Posts Tagged ‘shrubs’

Azaleas & Rhododendrons: What’s The Difference?

purple rhodendron

Dandy Man Purple Rhododendron. Flower buds and full bloom. Photos: Proven Winners

These evergreen flowering shrubs get lumped together and you may wonder which is which. Both are members of the same plant Genus: Rhododendron. Plant taxonomists once put Azaleas in their own plant group, but later realized they were wrong about that. Taxonomists tend to do this a lot. So, all azaleas are rhododendrons, but not all rhododendrons are azaleas.
Here are the differences between what we commonly call Azaleas and Rhododendrons:

Bloomathon lavender azalea in bloom. Note the mulch layer to keep roots cool and moist.

Bloomathon lavender azalea in bloom. Note the mulch layer to keep roots cool and moist.

Azaleas

  • Smaller, duller leaves with a rougher texture
  • Mostly deciduous (loses leaves in winter if grown outside)
  • Smaller flowers, with 5 stamens
  • Small shrub, up to 8 feet (although unlikely in Toronto climate!)
  • Often sold as an indoor flowering potted plant.
  • Can be kept in pot year round, but give it a summer outdoors, and let it stay outside in fall in the cooler weather before bringing it back inside for the winter. This will help it set flower buds. Keep in a cool, very bright location. I’ve kept azaleas in pots blooming all winter in a west-facing, cool window. Don’t let it dry out!
  • Flower colours range from the whites and purples to yellow-orange and orange

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Old Reliable: Hydrangeas

Two hydrangeas in full bloom flank an entrance .

Two hydrangeas in full bloom flanking an entrance .

We’ve had one of the strangest summers in Toronto. A cool wet spring followed by the driest July and August in decades. Those months gave us rain in the form of torrential downpours, but the problem with a hard rain is that doesn’t penetrate the soil, and much water tends to run off. Spring is a prime time to planting a tree as it gives the tree ample time to get properly established before the colder seasons. While many factors play into the overall health and prosperous life of trees, below are ones that can have a substantial impact on the survival of the tree you select to add to your property.

A couple of day-long gentle rains came as a relief in what was mostly a broiling September; however the rain wasn’t much of a consolation for the dead-looking brown sticks in the ground, aka the clump of Joe Pye Weed in my garden. (Surprisingly, my swamp milkweed fared better in the summer drought.)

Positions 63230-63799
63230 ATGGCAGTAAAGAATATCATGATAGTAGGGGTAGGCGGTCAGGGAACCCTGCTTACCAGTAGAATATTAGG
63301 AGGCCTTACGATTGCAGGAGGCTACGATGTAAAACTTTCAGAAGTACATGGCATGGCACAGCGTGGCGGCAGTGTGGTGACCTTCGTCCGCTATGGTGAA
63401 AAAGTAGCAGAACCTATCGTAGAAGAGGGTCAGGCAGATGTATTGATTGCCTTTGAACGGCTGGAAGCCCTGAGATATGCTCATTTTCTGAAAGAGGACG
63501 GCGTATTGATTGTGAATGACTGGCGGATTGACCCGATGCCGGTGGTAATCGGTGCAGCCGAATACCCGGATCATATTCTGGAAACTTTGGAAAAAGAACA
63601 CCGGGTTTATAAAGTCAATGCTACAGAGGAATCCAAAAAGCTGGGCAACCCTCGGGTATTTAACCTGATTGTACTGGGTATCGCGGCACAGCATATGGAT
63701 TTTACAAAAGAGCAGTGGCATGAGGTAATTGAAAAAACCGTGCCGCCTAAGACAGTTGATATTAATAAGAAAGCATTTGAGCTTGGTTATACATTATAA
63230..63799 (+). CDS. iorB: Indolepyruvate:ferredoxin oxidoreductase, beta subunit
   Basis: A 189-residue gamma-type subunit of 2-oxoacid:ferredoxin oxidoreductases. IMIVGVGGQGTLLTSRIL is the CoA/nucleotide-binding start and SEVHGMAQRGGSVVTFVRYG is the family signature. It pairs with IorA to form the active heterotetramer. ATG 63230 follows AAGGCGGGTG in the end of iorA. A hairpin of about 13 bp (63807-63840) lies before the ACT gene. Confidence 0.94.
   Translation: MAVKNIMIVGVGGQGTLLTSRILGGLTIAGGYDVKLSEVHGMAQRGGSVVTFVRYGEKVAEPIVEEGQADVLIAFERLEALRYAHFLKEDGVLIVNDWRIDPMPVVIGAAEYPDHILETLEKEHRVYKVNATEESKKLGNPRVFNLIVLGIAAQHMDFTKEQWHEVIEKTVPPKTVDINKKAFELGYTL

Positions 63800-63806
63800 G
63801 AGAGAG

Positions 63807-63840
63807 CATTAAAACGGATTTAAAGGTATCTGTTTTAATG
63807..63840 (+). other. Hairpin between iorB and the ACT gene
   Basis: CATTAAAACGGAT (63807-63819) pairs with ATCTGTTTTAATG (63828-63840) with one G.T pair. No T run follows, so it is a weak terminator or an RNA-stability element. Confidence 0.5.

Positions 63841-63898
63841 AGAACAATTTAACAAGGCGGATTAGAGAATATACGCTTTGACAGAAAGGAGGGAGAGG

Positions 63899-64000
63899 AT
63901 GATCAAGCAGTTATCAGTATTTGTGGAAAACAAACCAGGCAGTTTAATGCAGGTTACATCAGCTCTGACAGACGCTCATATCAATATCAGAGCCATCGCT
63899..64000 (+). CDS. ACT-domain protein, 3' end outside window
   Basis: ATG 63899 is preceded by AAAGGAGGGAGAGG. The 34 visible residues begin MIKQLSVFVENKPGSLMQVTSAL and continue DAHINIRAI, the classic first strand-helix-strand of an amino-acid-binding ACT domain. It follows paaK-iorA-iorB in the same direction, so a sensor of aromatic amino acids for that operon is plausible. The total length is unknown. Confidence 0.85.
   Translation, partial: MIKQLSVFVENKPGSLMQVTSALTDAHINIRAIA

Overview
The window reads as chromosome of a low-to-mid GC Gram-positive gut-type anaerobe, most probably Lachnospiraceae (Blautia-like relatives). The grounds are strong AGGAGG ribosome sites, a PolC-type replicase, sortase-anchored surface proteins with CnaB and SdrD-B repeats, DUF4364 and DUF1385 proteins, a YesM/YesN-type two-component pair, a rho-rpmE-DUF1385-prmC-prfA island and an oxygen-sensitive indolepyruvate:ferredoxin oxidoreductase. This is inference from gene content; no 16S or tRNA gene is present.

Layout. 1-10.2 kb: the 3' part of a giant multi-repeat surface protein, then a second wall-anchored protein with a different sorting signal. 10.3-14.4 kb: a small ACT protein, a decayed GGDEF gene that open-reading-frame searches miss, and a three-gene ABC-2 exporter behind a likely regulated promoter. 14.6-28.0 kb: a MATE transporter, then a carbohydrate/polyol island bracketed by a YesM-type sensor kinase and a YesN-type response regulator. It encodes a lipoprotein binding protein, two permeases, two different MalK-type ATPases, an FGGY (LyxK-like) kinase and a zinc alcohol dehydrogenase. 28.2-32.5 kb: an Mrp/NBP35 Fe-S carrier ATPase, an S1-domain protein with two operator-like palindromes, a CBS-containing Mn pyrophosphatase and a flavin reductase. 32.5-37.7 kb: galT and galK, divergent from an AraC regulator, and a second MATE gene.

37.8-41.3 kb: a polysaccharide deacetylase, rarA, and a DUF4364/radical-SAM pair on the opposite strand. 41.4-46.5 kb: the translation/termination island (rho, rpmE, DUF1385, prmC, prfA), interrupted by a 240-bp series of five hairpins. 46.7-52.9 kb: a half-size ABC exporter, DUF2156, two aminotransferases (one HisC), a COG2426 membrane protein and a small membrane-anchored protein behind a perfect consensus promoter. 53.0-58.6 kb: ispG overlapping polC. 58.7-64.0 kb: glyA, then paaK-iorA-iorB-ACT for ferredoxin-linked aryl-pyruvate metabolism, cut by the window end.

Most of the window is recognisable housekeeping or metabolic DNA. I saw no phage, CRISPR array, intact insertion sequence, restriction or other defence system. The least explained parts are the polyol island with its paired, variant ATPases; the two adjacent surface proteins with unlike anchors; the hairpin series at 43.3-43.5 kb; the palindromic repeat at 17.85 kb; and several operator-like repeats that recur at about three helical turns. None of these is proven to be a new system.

Which garden plants can stand up to the feast and famine that drought and climate weirdness bring? Hydrangeas are one. My Limelight Hydrangea came through with flying colours. Hydrangeas prefer moist soil, however they are tough, once established. Mine has been in place for three years, and this summer has never looked better.

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Fall Colour: Sumac

tiger eyes sumac

If you can pick a bright, overcast day to walk around in the fall, the changing colours on deciduous trees and shrubs simply glow. Hazy, bright light, with no direct sunshine allows the colours to pop. That’s the kind of day it was when I saw this splendid ‘Tiger Eye’ Sumac. It was like a beacon, summoning me to it! One of the things I like about the colour change is that the change is gradual and progressive, so that multiple colours blend together all at once. That effect is particularly noticeable on this sumach, where the red-orange, orange and bright yellow seamlessly blend into the chartreuse green, mixing and mingling to delightful effect.

This cultivar of sumach only grows to six feet and is less likely to sucker (spread from roots) than the native version. It will grow in full sun, or take some partial shade, and is drought resistant, always a bonus. Its normal colour is a bright chartreuse, a popular colour these days, adding lightness and contrasting well with its dark bark and any surrounding darker leaves. The finely cut leaves also provide an interesting texture addition to your garden.



Plant Profile: ‘Quickfire’ Hydrangea

quickfire-hydrangea

‘Quickfire’ Hydrangea flowers, white with beginnings of gentle pink on the petals.

‘QuickFire’ Hydrangea is a fantastic, newer variety of Hydrangea paniculata that blooms about a month earlier than other familiar and well-loved varieties, like ‘Annabelle’. It also attracts pollinators like crazy. The one blooming now in my sister’s garden is humming with bees, pollinator flies, moths and butterflies. It’s definitely going on my home garden Wish List.

The somewhat flatter flower form is open and starts out white, then turns pink as it matures. The variety was bred by Mark Bulk, in the Netherlands. Spring Meadow nursery has some great info on the people behind the plants.

When we first met Mark Bulk, we knew that we had come across an exceptional plantsman. His small, but rich Boskoop nursery is a treasure trove of novelties and rare plants, especially hydrangea. Mark has a special fondness for hydrangea. He collects them from around the world and is always on the lookout for something new and better.

During a visit in early summer, we were immediately drawn to a specimen of Hydrangea paniculata that was lit up with the most intense pink flowers. “What is it?” we chimed in unison. “It’s way too early for a paniculata to be this color.”  The plant was Quick Fire®, a unique seedling of ‘Pink Diamond’ that flowers and turns pink before other paniculata cultivars even begin to bloom.

This plant is amazing.

The new varieties of shrubs available to the home gardener in 2014 is due to the work of many plant breeders all over the world. We are so lucky that our gardens benefit from their combined passion for plants.